ANSTHRLD - Coronets or fillets?

John Ruble jruble at
Mon Feb 16 08:58:12 PST 1998

Alright, Daniel, here's the references I was talking about... 
Rodney Dennys, "Heraldry and the Heralds". Butler & Tanner, Ltd. London:
1982. ISBN 0-224-01643-1.  I also commend to you his other works,
including "The Heraldic Imagination".

He refers to Bartolo's "De Insigniis et Armis", written 1354. To wit:
"It is useful to have a grant of arms from a prince, because they are
thereby publicised and cannot be prohibited by another.  They are also
of greater dignity and, if two men bear the same arms, the preference is
given to him who had them from a prince."

Also referenced was Nicholas Upton's "De Studio Militari", written about
1446. In speaking of an individual assuming arms, Upton stated, "I say,
however, that Arms so assumed, though they be borne freely and lawfully,
yet cannot be of such dignity or authority as those which are daily
bestowed by the authority of Princes or lords."

So you see, both period sources speak of nobles other than the king
granting arms, and of the rank of the granter deciding whose were more

As a side note, while Upton did not think heralds alone should grant
arms, he had done so for a squire of the Earl of Salisbury while on the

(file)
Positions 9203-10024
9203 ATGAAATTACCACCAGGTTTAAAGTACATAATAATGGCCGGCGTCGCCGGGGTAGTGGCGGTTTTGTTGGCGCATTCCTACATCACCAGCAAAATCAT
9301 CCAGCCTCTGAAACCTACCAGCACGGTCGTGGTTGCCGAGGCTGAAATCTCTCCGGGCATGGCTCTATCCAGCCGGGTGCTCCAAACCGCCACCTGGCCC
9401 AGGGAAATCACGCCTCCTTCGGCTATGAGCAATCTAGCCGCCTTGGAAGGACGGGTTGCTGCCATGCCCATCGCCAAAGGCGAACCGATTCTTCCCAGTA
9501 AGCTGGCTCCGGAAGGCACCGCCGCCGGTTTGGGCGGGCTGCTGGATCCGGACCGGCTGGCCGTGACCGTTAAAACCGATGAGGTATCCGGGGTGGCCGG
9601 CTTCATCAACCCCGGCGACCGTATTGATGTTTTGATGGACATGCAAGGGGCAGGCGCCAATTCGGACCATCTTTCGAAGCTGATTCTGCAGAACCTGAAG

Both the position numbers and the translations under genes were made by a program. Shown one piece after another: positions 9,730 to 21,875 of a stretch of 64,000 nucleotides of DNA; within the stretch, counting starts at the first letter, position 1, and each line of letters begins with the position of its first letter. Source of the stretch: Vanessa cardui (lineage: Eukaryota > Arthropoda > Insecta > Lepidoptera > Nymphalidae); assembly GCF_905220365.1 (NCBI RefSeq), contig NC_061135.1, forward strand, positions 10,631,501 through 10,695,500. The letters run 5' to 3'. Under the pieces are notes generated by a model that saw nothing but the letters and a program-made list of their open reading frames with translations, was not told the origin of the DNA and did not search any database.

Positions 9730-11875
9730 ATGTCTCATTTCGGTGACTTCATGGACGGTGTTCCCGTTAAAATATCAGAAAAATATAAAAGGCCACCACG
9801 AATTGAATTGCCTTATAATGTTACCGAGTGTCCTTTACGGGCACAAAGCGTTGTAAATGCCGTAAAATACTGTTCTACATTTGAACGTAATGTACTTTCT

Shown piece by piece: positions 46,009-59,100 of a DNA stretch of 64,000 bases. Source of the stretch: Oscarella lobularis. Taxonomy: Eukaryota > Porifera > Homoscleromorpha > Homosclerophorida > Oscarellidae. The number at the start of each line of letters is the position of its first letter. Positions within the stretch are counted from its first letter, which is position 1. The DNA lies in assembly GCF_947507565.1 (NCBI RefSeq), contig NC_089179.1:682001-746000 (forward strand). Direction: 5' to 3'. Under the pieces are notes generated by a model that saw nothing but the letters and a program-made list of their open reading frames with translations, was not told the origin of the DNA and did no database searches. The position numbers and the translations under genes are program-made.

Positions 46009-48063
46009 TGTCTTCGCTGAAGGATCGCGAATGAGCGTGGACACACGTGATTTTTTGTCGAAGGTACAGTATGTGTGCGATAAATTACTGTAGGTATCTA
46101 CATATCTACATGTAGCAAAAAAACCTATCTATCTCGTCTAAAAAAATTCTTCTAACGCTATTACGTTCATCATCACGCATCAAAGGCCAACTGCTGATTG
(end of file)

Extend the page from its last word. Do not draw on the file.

staff this earl, and the earl had granted arms to one of his

- -Ulf

> Ulf wrote:
> > The nobility knew a good thing when
> > they saw it, and started "granting" arms to individuals.
> Do you have any evidence of nobles granting arms?  Also,
> what jurisdictions other than in Britain had granted arms?
> (I think they existed; I dimly recall that some French arms
> were granted by the Crown.  I'd just like to know the
> scope.)
> > The rank of the granter,
> > not the grantee, decided which was more valid.
> Excuse me?  When there were courts of chivalry, there were
> various factors involved.  The famous Scrope vs. Grovenor
> case had political implications (Scrope being powerful with
> the king), and neither set of arms were granted by anyone.
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